Soul, Funk and Kenny G with The Shadowboxers!

The Shadowboxers are a refreshing form of pop music that combine elements of soul, funk and R&B. After years of playing around Atlanta they decided to take a big leap and move up to Nashville, about two years ago, to pursue the next stage in their careers. The three founding members Scott Swartz, (vocals, keys, guitar), Matt Lipkins (vocal, keys) and Adam Hoffman (vocal, guitar) met while attending Emory University. The original line up has changed some throughout the years but the rhythm section of Carlos Enamorado (bass, soprano sax)  and Cole McSween (drums) has been steady going on four years now.

The Shadowboxers have been hitting the touring circuit hard since moving up to Nashville and are currently working on their debut album with Justin Timberlake on the control board as their producer. They recently took time out of their busy touring and recording schedules to answer some questions we at Plasma Magazine had:

How's the new record coming? When will it be out?

Scott: I wish we knew...the record is coming along really well. We've got six songs recorded and more soon to come.

Where did y'all record the album?

Scott: We spent two weeks at EastWest Studios in Los Angeles recording in the rooms where The Beach Boys recorded Pet Sounds and Frank Sinatra recorded My Way. And most of the studio looks exactly the same as it did back then. Needless to say there was some good energy embedded in the walls there.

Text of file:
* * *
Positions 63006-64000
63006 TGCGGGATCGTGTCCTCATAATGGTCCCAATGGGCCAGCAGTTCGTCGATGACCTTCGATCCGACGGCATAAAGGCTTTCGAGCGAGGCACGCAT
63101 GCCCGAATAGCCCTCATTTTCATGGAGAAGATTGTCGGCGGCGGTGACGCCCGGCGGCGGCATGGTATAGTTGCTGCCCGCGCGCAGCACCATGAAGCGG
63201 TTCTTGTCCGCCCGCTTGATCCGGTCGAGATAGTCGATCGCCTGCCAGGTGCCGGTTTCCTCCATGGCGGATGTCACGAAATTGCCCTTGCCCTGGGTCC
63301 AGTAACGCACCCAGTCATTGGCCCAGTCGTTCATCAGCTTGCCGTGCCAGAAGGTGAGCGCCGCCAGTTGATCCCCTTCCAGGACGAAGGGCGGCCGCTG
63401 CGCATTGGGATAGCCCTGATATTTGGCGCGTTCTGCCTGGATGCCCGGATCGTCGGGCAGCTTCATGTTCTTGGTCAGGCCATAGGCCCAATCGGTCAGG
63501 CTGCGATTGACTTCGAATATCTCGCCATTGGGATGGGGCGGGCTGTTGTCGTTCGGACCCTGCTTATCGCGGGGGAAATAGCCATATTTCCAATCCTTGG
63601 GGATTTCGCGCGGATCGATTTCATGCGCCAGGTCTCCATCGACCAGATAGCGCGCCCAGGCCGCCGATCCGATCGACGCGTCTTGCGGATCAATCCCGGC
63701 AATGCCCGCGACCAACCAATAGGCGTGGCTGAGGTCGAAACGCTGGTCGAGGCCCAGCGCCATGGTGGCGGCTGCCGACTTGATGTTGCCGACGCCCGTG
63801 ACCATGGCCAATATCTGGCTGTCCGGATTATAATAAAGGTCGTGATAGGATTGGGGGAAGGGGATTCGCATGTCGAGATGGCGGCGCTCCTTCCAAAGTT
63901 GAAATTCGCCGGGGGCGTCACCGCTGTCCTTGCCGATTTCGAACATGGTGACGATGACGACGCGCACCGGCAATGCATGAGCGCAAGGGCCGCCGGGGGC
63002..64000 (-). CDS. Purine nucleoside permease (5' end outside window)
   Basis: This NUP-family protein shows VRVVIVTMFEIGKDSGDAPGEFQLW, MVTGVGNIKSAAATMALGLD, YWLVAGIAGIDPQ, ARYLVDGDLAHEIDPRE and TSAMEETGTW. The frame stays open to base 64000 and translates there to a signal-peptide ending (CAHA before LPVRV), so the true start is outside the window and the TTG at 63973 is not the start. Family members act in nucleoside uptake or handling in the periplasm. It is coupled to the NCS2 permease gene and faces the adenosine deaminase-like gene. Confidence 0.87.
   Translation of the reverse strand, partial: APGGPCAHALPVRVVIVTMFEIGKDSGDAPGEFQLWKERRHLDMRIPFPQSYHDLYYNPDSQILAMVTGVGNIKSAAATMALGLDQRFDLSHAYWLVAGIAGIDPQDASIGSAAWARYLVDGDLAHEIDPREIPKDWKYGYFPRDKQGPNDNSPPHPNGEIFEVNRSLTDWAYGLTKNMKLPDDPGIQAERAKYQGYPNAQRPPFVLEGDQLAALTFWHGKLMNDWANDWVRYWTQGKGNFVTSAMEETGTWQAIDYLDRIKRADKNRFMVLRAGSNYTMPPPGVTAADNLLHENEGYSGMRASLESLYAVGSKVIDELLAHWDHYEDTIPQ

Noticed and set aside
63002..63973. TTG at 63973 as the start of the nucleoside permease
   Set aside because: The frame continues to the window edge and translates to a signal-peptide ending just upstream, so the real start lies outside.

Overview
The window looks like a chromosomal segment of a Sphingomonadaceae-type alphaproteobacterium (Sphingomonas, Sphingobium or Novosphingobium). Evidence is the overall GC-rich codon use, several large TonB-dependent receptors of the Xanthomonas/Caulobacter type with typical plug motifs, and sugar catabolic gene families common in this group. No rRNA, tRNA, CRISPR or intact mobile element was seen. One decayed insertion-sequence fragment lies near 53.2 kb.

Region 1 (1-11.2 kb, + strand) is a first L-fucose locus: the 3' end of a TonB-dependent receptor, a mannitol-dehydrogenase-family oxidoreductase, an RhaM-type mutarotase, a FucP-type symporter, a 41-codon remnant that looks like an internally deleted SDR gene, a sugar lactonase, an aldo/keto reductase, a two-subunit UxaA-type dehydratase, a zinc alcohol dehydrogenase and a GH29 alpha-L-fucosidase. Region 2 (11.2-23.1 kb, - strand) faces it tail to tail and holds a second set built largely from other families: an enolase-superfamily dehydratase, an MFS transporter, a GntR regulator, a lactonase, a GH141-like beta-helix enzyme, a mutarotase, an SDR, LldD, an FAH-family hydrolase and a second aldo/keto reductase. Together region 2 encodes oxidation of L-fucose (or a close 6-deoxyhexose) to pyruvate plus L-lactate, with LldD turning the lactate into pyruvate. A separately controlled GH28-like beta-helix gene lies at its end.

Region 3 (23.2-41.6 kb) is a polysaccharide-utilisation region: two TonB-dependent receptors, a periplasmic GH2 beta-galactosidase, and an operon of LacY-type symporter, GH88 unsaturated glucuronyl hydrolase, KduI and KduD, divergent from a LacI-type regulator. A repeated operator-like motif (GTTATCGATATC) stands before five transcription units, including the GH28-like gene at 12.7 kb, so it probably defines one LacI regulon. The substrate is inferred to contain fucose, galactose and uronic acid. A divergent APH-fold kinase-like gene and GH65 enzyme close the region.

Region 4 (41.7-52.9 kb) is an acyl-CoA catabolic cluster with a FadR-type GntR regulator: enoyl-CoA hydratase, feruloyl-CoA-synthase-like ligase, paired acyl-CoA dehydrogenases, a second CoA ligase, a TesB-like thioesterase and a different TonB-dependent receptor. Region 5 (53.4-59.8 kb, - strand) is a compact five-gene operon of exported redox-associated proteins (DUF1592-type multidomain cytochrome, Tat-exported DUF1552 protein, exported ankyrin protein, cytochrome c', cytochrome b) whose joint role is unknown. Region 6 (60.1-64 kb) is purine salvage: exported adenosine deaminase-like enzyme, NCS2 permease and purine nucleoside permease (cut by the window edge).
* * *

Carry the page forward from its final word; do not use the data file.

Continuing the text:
What hand does Justin Timberlake play in the making of the record?

Scott: He's producing the album, meaning he's completely tuned into every note of every song. His style gels perfectly with ours- he allows us the creative freedom to record our way, then in a flurry of energy he'll make the song better, without fail. Whether it's subtle percussion or overall song structure, he always serves the song while letting us be ourselves.

What's your favorite song on the record so far?

Scott: Probably a song called Runaway. It represents the beauty of the studio process-it’s a song we've been playing live for a couple years now that we reimagined and revitalized in the studio. Now it feels completely fresh and is one of our favorites again.

How has the transition from Atlanta to Nashville been? Pros and cons of both

Matt: I think it was more challenging for us than we expected. While there are many things that we miss about our home (Atlanta's cultural diversity and integration being the big one...don't worry, we'll get there Nashville), there's one thing we certainly don't (have), and that is the almost complete lack of music industry presence in the general music community. The hip-hop community there is it's own beautiful thing and that's awesome, but as musicians who started playing in town around 2009, we felt like most of the industry involved with rock and pop had jumped ship. There's a lot of talent in ATL and for artists that don't have a national following, it always felt like a real struggle to get noticed by anyone outside the Perimeter. Coming to Nashville, it was refreshing to be in a town bustling not only with hungry and supportive artists but also publishers, writers, lawyers, PRO's, and labels. The support and sense of belonging we've gained in terms of ourselves as musicians and a band alone made moving here so worth it.

Does Nashville feel like home now? What kind of obstacles have you had to deal with not being in the country music scene?